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Common garden hummingbirds of North America

by Timber Press on August 18, 2013

in Design, Natural History


Rufous hummingbird taking nectar from trumpet honeysuckle (Lonicera sempervirens). Image: Dave Menke

Of the 19 hummingbird species that migrate in North America, only 8 species travel considerably north of the Mexican border. In the Far West, 7 species nest, 4 species nest in Canada, and only 1 species, the ruby-throated hummingbird, regularly nests in the eastern half of North America. These are some of the hummingbirds most commonly seen in North American gardens:

Costa’s hummingbird
One of the smallest hummingbirds, the male is distinguished by its brilliant iridescent purple crown and throat. It is common in desert areas of southern California, Arizona, and Nevada. In midsummer, the birds migrate from the hot desert regions to scrublands and chaparral. They are resident in the far South and Southwest, extending their range in summer to include Utah and Nevada.


Joshua tree provides shelter and nesting sites for many birds including Costa’s hummingbird. Image: Bill Bouton

Ruby-throated hummingbird
The only hummingbird regularly seen east of the Mississippi River. The male has a brilliant, iridescent metallic red throat. The birds arrive in coastal areas in late February or early March, and by mid-November their fall migration is completed.

Ruby-throated hummingbird taking nectar from bee balm (Monarda didyma). Image:

Ruby-throated hummingbird taking nectar from bee balm (Monarda didyma). Image: Raymond Gobis

Anna’s hummingbird
The only hummingbird to regularly winter in the United States, in California. The male has a brilliant pink-red iridescent crown and throat. Some birds migrate as far north as British Columbia and as far south as Arizona and Texas, returning to California in December. Common in open woodland, chaparral, scrubby areas, and gardens.

Anna’s hummingbird probing for insects among the grapes. Image: Michael J. Pazzani

Anna’s hummingbird probing for insects among the grapes. Image: Michael J. Pazzani

Allen’s hummingbird
A common, breeding bird in a narrow coastal strip of California. The male arrives in January and departs as early as mid-May, while the female is still raising young. The males arrive in their winter grounds in Mexico as early as August. The male Allen’s hummingbird is similar in appearance to the rufous hummingbird.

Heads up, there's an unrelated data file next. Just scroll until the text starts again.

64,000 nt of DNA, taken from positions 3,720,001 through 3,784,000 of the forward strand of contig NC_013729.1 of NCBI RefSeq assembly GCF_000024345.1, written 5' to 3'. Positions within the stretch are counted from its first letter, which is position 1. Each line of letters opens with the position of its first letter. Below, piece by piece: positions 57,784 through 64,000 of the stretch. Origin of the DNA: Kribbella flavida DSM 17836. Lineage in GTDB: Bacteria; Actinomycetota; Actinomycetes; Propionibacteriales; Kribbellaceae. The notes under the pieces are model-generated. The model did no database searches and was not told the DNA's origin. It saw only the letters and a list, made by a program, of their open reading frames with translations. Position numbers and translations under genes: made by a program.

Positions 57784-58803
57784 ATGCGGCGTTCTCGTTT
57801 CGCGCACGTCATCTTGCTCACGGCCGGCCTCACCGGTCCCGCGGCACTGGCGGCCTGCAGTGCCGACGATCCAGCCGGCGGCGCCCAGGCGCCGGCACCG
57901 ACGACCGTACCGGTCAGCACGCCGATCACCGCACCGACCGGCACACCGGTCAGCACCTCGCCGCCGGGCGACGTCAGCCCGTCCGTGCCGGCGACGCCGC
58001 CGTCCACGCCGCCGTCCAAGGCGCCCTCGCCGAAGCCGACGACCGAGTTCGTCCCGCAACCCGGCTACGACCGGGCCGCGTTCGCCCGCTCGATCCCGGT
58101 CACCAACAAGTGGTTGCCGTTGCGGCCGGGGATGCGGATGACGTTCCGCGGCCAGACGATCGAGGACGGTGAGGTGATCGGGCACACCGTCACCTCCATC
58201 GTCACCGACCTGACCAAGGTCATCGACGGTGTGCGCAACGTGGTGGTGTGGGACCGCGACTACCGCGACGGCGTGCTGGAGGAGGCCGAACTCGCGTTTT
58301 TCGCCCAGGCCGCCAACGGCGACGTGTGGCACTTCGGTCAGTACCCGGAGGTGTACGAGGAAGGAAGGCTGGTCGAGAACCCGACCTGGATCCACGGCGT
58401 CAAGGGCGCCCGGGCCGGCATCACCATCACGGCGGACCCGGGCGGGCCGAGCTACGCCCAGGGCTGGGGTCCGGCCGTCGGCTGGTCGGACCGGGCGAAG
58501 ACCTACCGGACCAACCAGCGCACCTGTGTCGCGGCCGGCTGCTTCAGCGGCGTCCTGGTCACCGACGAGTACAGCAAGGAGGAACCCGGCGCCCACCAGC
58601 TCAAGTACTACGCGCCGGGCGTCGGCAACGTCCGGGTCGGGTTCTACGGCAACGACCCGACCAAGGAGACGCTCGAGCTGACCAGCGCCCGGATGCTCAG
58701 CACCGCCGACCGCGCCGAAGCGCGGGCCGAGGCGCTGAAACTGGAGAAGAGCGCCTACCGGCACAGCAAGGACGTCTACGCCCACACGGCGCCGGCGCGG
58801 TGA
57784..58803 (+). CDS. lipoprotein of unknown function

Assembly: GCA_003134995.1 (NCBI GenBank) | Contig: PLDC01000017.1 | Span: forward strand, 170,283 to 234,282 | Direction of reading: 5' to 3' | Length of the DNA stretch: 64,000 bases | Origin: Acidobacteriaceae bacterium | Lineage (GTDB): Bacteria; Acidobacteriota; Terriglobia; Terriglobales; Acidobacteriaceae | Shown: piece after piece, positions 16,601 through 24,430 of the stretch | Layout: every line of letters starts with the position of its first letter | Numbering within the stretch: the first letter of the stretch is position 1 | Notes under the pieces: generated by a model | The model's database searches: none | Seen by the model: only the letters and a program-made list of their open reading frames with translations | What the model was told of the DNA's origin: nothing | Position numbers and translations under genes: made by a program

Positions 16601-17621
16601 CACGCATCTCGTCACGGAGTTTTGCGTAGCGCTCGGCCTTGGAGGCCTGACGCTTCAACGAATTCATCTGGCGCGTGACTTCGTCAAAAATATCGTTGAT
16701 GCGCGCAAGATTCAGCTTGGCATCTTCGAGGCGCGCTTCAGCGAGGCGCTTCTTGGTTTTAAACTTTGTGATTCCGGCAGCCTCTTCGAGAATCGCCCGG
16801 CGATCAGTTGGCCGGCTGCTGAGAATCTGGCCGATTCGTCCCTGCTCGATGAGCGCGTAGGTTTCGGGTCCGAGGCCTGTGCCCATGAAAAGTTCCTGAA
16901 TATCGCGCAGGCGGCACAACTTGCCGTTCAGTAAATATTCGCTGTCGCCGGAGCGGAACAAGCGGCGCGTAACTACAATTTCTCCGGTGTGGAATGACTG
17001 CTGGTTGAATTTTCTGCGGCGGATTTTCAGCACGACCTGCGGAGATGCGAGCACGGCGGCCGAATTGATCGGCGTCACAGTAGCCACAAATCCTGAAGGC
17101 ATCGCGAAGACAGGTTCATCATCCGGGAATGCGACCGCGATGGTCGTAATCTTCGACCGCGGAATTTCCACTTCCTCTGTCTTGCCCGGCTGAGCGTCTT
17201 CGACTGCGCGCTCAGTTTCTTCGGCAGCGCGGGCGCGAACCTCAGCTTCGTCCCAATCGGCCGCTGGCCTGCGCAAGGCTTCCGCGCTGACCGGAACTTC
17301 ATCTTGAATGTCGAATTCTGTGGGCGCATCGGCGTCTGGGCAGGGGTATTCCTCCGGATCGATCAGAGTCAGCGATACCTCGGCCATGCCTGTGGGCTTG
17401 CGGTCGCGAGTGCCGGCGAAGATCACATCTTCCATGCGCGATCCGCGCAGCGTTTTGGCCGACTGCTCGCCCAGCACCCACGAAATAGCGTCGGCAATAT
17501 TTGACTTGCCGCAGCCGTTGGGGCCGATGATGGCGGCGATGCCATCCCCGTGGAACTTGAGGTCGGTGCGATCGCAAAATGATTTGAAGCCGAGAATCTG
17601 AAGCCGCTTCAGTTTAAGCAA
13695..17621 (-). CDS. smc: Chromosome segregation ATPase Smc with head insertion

Black-chinned hummingbird
A summer visitor to British Columbia and south along the Pacific Coast, east to the Rocky Mountains, and south to Mexico and Texas. It is present in Arizona from March to September and in Texas from March to August.

Black-chinned hummingbird feeding on Texas betony (Stachys coccinea).

Black-chinned hummingbird feeding on Texas betony (Stachys coccinea). Image: Richard Ingram/Hawkman

Broad-billed hummingbird
Summers in southern Arizona, southwestern New Mexico, and western Texas.

Broad-tailed hummingbird
The common nesting hummingbird of the Rocky Mountains in Idaho, Montana, and Wyoming, and southward. Generally arrives in mid-May.

Calliope hummingbird The smallest North American hummingbird, it summers in the mountains of western North America. It nests from May to July in the Cascade Range, Sierra Nevada, and Rocky Mountains, and north into central British Columbia.

Female calliope hummingbird sharing the nectar-rich flowers of Parry’s beardtongue (Penstemon parryi) with a Mexican yellow butterfly. Image:

Female calliope hummingbird sharing the nectar-rich flowers of Parry’s beardtongue (Penstemon parryi) with a Mexican yellow butterfly. Image: Charles Melton

Rufous hummingbird
The only hummingbird that summers in Alaska and the southern Yukon Territory, southward to northwestern California and southern Idaho, arriving in California between late February and early March.


George Adams is an avid birdwatcher, a landscape designer, a wildlife artist, and a photographer. Please say hello to George on his Facebook Page.


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“If you own only one book about attracting birds — Gardening for the Birds has all the useful information you will need to create your own bird sanctuary in your own garden.” —Noelle Johnson, Birds & Blooms Blog

{ 4 comments… read them below or add one }

1 Shirley Swenson October 14, 2013 at 9:46 pm

Would like to inquire if there is anyone who will come to our Fuchsia Club and Speak to our members on Humming Birds? Is there any information on any people who do this? can you get me in touch with any people interested in doing this?

Thank you for any help you can give me
Shirley Swenson

2 Brian Ridder October 15, 2013 at 10:03 am

Hi Shirley,
I’ve sent you an email in answer to your question.

3 Nancy Masterson March 31, 2015 at 9:00 pm

The Guadalupe Chapter of the Native Plant Society of Texas requests permission to use the photograph by Richard Ingram/Hawkman Photography of the black-chinned hummingbird feeding on the Texas betony in a brochure, with credit. We are a non-profit that educates our community about native plants and their importance to wildlife such as hummingbirds. Do you wish to be listed as:

Richard Ingram/Hawkman Photography, Timber Press.
Nancy Masterson, Seguin, Texas

4 Brian Ridder April 1, 2015 at 9:46 am

Hi Nancy,
We’re replying via email.

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